I am very proud our Abandoned Mine Safety Program- Stay Out Stay Alive. We utilize this program to teach children and the public about the dangers of abandoned mines and the importance of abandoned mine safety. In addition, in the historic capitol we have an exhibit that helps educate thousands of visitors who visit the Capitol each year.
I will continue to work to raise awareness by using social media, website, blogs and other resources to provide education about the importance of mine safety.
Accessibility to the office is very important to me. We have an informative website and use various communication tools including social media, mainstream media, stakeholder outreach and visits to schools and community events. I will continue to work to promote mine safety and abandoned mine safety through multiple outlets as I know education saves lives.
I don't support restoring mining in the Grand Canyon or in areas outside the Grand Canyon where mining would negatively impact it. The Grand Canyon is one of our greatest treasures and deserves special protection for future generations.
Unfortunately, like too many issues, the federal government has more to say then the Arizona state government and State Mine Inspector because the known uranium deposits are mostly on federal or tribal lands. Because of this, I and others have to impact the federal government's debates about these issues.
4 grown children
Over 40 years in the engineering industry
MSHA (Mining Safety and Health Administration)
OSHA (Occupational Safety and Health Administration) – subsurface and confined spaces endorsement
NRC (Nuclear Regulatory Commission) – Radiation safety officer
EPA erosion control and groundwater protection training
Although not a policy-making office, the Arizona Mine Inspector’s office’s primary duties are as an enforcement body to ensure compliance with federal standards dealing with workplace safety in the mining industry. Also it is charged with locating and securing abandoned mines. Whether surface or underground, any environmental issues need to be noted and reported to the proper environmental authorities. Also making sure the general public is made aware of any issues that may impact them.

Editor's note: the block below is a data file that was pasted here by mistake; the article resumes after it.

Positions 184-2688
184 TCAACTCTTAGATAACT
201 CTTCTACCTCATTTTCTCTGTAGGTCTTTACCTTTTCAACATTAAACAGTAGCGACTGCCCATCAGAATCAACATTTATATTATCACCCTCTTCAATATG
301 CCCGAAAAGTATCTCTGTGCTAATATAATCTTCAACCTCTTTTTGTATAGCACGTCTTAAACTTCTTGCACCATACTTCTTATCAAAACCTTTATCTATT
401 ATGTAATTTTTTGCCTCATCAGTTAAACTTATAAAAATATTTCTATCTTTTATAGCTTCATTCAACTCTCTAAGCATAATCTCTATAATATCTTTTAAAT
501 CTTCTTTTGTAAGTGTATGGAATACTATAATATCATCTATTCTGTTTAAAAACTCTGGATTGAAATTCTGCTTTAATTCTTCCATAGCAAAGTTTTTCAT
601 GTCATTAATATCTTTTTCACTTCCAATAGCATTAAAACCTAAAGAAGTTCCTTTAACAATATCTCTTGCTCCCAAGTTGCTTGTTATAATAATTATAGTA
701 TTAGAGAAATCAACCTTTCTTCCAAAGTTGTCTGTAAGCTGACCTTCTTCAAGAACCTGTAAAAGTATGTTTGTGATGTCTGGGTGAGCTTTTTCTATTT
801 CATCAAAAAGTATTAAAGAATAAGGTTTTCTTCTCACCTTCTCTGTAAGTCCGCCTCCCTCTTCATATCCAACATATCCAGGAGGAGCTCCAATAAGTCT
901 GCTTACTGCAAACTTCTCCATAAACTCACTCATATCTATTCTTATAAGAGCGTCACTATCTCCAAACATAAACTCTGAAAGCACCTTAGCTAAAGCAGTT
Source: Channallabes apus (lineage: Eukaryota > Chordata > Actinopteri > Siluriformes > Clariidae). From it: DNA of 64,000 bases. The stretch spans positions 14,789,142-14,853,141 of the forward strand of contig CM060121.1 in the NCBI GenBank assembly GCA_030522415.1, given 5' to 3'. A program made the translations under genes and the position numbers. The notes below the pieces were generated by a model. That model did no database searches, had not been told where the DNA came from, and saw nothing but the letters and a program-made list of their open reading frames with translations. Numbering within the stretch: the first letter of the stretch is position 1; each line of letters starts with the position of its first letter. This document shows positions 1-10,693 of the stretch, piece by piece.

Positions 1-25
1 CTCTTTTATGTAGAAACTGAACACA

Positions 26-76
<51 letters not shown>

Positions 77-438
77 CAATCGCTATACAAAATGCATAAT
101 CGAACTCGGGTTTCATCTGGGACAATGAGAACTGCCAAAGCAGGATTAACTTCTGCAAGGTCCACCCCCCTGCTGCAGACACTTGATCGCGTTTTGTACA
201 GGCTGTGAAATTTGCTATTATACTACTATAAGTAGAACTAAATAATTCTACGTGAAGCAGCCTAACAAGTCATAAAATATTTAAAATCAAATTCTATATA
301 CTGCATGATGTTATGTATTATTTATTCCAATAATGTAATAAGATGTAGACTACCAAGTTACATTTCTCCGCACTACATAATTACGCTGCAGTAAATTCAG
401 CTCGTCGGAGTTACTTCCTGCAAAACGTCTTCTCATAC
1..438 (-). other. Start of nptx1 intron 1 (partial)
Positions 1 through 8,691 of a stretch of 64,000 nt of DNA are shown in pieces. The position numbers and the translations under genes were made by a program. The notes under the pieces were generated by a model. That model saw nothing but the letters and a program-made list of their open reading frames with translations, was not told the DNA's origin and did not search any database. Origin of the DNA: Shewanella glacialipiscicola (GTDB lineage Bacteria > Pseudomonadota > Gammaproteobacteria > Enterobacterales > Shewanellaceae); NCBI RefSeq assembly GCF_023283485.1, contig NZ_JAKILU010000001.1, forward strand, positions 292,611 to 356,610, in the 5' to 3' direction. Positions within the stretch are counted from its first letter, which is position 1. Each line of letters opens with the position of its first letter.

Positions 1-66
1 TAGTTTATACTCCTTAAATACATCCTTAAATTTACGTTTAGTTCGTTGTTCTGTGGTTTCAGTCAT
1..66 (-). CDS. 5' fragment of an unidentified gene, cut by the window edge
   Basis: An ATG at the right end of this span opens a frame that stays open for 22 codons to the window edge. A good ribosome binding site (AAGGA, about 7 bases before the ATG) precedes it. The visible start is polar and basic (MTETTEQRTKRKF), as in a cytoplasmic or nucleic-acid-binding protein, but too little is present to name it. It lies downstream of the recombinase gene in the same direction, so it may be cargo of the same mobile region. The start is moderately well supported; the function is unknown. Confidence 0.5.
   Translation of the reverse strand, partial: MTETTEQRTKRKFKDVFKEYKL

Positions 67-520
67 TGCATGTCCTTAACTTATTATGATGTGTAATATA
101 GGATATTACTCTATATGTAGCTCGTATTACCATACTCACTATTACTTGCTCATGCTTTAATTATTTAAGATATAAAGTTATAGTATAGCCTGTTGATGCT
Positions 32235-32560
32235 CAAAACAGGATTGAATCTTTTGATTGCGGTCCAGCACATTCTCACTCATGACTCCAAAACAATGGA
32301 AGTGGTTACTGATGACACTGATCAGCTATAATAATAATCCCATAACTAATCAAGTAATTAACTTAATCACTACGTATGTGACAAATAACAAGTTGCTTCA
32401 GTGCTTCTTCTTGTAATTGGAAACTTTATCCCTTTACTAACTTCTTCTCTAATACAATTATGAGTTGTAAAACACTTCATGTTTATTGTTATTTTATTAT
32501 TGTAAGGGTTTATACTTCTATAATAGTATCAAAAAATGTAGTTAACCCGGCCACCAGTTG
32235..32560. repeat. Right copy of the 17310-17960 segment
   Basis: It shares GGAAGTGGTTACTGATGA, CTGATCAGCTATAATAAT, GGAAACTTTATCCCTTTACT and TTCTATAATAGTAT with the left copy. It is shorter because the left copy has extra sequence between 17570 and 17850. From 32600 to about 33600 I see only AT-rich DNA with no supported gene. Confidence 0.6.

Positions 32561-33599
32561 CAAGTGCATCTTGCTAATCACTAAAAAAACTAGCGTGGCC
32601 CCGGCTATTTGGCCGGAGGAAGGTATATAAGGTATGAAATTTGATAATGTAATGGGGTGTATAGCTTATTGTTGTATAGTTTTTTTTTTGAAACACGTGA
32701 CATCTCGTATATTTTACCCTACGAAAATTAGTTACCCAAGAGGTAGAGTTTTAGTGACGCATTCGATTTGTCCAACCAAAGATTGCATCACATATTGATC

Over 40 years in the engineering industry.
Source testing of construction materials performed inside the mine.
Geotech lab testing of core samples for geological purposes
Supervised construction of an EPA-compliant leaching pad at Safford mine-construction of pad, containment dike and lab testing of materials used.
Knowledge of mine and mine construction are crucial to assessing safety and environmental issues.
NRC training=knowledge of dangerous issues with uranium mines.
I am required by law to warn the public of any and all hazards.
The future of mining in Arizona, in general, because so many things we use every day have their origins in a mine of some sort, is good. As long as we have any form of construction or manufacturing uses for metal, rock for landscaping, etc., we will have mining in Arizona.
Contact State Legislators regarding the issues, keep people informed that we are out of compliance with the Federal regulations. When inspections are not done, it affects the safety and well-being of the miners as well as the general public. When rules are not followed, it also affects them. All I can do regarding budget and staff, is to lobby for more money and staff and keep the general public aware of the problems.
Keep the public aware of issues through the media and on the website and social media. Build a coalition of outdoor groups (Sierra Club, Outdoor sportsmen, off-roaders, etc.), and encourage them to report any abandoned mines with GPS coordinates. Also educate children about the dangers through interaction with schools and preschools. There are 1523 known, unsecured abandoned mines currently, with many more possible unknown.
I would like to make the State Mine Inspector’s website more user-friendly and accessible to the public. It should have a searchable database that includes inspection and violation data of all mines in the state. Also I want to build a relationship with the news media so that if they have questions or I have issues to tell them about, it is easy for us to communicate.
Technically, as a candidate, I am supposed to stay neutral on proposed new mining operations. However, I am able to take a stand to preserve the Grand Canyon from any mining operations.
The state needs to look at the potential dangers and long-term destruction and contamination of air, ground and water caused by uranium mining. As a licensed radiation-safety officer, I am required, by law, to actively inform the people involved, whether government or the general population, of the potential hazards and the long-term effects of any environmental damage caused by this operation. Once the water, ground and air are contaminated they cannot be restored in our lifetimes.